The parent perspective: Adjusting to a sea change all over again
With children back home for the long term, there’s a renegotiation of the little things - time, habits, chores and the use of patience.
It’s hard seeing your child out of sorts in the home in which you raised them. Hard to listen sympathetically as they complain about how much they miss a city far away and loved ones that are no big part of your life.
It’s also hard to renegotiate the little things. Bad habits like smoking (and leaving the fridge door open) become harder to ignore. Old arguments that never surfaced on the two- and three-week visits begin to rear their heads all the time.
Ranjeet Kaur, 52, whose son Ramandeep is home in Jammu from Mumbai, says she’s had to get to know her son all over again. “He’s a changed man. I listen to him talking, and see how much more confident he is than when he was growing up here in Jammu. I see his skill with technology. And I marvel.”
His father, Gurcharan Singh, a businessman used to being the family patriarch, is finding it a bit harder to adjust. Ranjeet has to play mediator to keep the peace, she says. “His father is 68. He has his own understanding of things. Have two swords ever rested easy in one sheath?”
It’s hard on both of them to hear him talk of how much he misses Mumbai, when they really want him to stay in Jammu.
“We know there’s no social scene here. We know he’s restless. So I tell his father we must meet him halfway,” Ranjeet says. “I no longer ask him the minute he steps up to leave the house, where he’s going or who he’s going out with or when he will be back. With a grown-up child, things have to change.”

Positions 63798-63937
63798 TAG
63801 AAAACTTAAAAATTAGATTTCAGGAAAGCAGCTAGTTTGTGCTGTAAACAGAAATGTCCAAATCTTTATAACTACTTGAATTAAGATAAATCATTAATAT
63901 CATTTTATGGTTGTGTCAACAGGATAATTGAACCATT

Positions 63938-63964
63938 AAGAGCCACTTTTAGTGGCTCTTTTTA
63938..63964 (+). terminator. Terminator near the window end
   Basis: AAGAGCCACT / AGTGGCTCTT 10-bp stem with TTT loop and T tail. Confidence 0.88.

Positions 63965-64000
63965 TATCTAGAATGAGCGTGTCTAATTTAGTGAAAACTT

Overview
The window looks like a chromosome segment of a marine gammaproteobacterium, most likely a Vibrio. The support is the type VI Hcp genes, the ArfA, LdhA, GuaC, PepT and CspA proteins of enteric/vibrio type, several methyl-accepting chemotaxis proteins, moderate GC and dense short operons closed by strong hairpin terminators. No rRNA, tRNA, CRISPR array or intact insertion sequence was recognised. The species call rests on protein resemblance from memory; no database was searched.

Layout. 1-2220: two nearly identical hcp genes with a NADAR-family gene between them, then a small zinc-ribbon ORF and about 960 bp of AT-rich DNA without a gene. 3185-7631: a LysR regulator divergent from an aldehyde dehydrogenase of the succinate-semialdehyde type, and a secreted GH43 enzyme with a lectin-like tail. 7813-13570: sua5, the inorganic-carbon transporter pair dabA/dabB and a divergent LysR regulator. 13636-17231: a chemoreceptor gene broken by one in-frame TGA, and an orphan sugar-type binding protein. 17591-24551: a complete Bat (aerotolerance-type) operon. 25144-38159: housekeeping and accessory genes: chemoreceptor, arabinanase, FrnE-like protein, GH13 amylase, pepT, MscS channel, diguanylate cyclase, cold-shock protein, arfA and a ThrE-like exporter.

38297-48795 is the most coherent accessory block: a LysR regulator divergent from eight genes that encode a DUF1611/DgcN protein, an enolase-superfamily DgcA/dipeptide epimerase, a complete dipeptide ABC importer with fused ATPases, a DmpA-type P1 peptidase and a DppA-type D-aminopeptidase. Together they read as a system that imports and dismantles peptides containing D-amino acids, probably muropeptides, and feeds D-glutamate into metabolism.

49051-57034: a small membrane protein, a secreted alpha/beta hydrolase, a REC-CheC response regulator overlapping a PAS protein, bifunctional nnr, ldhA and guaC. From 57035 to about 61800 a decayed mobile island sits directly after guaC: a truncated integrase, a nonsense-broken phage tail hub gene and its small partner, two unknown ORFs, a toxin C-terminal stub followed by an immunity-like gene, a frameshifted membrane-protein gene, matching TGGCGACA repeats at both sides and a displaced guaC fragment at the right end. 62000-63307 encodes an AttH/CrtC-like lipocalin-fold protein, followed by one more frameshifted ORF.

There’s been quite a lot of change in the home of Gouri Shankar, 64, a former bank MD who lives with his wife Sunita Rani Gupta, 60, in Noida. When she had surgery in March, both their children and their children’s spouses came to help. His son and daughter-in-law flew back to Texas just before the lockdown. His daughter Gunjan and her husband Dhruv, both theatre artists, stayed on.
In the weeks that followed, Shankar says, he had to come to terms with what he could and could not do in his own home. “I am used to playing devotional music in the morning. That disturbed them. The sound of me making our morning tea disturbed them and they asked me to try and keep it down.”
He understands the anxiety, he adds. “Their work is at a standstill. Whom will she vent to if not her dad?” It helped when they started doing things together — cooking, doing yoga (Dhruv is an expert, Shankar says).
“For the first time, we really got to know him. That made my daughter very happy too. And they’ve realised that the morning music is how I start my day. It helps if they instead wake earlier so I can work in my kitchen in peace.”
Being with family is one thing and being stuck with family is a whole other ball game, says Naheed Varma, 50, a career counsellor in Lucknow whose 25-year-old daughter returned home from her Delhi campus for Holi and has been “stuck” there since.
“The joint family as an idea has already ruptured in urban India; it cannot be recreated overnight just because it is in some senses needed again,” says Manish Jha, a professor at the Tata Institute of Social Sciences (TISS), Mumbai, whose research centres on migration and the middle class. “Most of the current inter-generational tension stems from different sets of ideas about freedom and autonomy. This manifests as differing opinions about social lives, habits, opinions, even food. The situation is exacerbated by the fact that this return to the home comes at a time the child is economically dependent or more dependent than they were before they moved back. That adds another layer of complexity, because when you are in a state of dependence you have that much less leeway to live the life you were used to.”